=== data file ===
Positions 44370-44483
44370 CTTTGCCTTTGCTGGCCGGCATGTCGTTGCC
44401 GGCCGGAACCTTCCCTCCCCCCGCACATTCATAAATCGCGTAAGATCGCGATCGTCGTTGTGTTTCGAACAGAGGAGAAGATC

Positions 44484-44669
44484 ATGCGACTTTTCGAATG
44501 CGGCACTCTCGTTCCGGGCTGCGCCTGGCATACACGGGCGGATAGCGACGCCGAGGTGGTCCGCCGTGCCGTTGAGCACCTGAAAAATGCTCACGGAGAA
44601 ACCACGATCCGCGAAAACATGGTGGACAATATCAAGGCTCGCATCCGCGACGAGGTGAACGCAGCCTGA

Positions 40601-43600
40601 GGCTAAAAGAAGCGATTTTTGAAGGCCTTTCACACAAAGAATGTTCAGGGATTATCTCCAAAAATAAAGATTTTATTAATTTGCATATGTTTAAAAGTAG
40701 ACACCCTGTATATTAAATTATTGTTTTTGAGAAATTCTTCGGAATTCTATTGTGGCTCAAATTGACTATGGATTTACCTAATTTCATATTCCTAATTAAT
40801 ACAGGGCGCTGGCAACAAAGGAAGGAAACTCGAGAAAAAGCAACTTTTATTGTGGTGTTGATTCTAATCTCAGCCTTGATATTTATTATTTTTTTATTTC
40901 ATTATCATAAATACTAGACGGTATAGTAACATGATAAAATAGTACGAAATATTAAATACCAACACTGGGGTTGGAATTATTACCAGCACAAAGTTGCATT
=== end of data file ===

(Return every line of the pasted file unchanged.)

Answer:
Positions 44370-44483
44370 CTTTGCCTTTGCTGGCCGGCATGTCGTTGCC
44401 GGCCGGAACCTTCCCTCCCCCCGCACATTCATAAATCGCGTAAGATCGCGATCGTCGTTGTGTTTCGAACAGAGGAGAAGATC

Positions 44484-44669
44484 ATGCGACTTTTCGAATG
44501 CGGCACTCTCGTTCCGGGCTGCGCCTGGCATACACGGGCGGATAGCGACGCCGAGGTGGTCCGCCGTGCCGTTGAGCACCTGAAAAATGCTCACGGAGAA
44601 ACCACGATCCGCGAAAACATGGTGGACAATATCAAGGCTCGCATCCGCGACGAGGTGAACGCAGCCTGA

Positions 40601-43600
40601 GGCTAAAAGAAGCGATTTTTGAAGGCCTTTCACACAAAGAATGTTCAGGGATTATCTCCAAAAATAAAGATTTTATTAATTTGCATATGTTTAAAAGTAG
40701 ACACCCTGTATATTAAATTATTGTTTTTGAGAAATTCTTCGGAATTCTATTGTGGCTCAAATTGACTATGGATTTACCTAATTTCATATTCCTAATTAAT
40801 ACAGGGCGCTGGCAACAAAGGAAGGAAACTCGAGAAAAAGCAACTTTTATTGTGGTGTTGATTCTAATCTCAGCCTTGATATTTATTATTTTTTTATTTC
40901 ATTATCATAAATACTAGACGGTATAGTAACATGATAAAATAGTACGAAATATTAAATACCAACACTGGGGTTGGAATTATTACCAGCACAAAGTTGCATT